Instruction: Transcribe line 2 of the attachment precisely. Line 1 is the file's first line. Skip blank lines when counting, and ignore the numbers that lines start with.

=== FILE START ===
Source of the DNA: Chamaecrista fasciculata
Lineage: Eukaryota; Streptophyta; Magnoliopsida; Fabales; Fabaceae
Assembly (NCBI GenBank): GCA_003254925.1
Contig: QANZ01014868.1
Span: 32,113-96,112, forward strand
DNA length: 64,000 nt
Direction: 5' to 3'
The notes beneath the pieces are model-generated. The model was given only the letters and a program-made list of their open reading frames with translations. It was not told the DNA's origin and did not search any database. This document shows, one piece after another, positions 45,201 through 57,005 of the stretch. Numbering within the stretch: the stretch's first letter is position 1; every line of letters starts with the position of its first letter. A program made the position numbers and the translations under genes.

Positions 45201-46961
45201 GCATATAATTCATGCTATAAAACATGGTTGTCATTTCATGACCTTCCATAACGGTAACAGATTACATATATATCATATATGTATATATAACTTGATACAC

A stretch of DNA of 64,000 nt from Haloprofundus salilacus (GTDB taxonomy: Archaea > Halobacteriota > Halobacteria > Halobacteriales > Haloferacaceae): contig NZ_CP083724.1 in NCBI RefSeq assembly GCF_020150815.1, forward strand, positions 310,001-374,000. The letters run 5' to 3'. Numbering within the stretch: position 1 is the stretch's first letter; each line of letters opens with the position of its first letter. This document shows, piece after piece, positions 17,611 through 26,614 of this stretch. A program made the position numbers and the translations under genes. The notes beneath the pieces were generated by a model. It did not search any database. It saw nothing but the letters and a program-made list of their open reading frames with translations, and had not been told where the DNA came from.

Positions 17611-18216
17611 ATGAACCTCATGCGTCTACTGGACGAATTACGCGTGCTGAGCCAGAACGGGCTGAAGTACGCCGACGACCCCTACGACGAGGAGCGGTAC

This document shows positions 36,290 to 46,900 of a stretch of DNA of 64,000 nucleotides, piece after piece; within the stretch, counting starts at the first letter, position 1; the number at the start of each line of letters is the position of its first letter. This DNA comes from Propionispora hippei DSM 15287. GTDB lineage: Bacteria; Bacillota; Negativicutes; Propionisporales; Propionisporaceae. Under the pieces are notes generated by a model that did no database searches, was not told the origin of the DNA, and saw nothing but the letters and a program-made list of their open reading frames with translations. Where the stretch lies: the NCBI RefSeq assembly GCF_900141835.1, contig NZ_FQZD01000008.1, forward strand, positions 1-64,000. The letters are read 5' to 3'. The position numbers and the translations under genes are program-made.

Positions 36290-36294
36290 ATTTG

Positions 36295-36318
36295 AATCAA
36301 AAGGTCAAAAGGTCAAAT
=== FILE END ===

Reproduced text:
Lineage: Eukaryota; Streptophyta; Magnoliopsida; Fabales; Fabaceae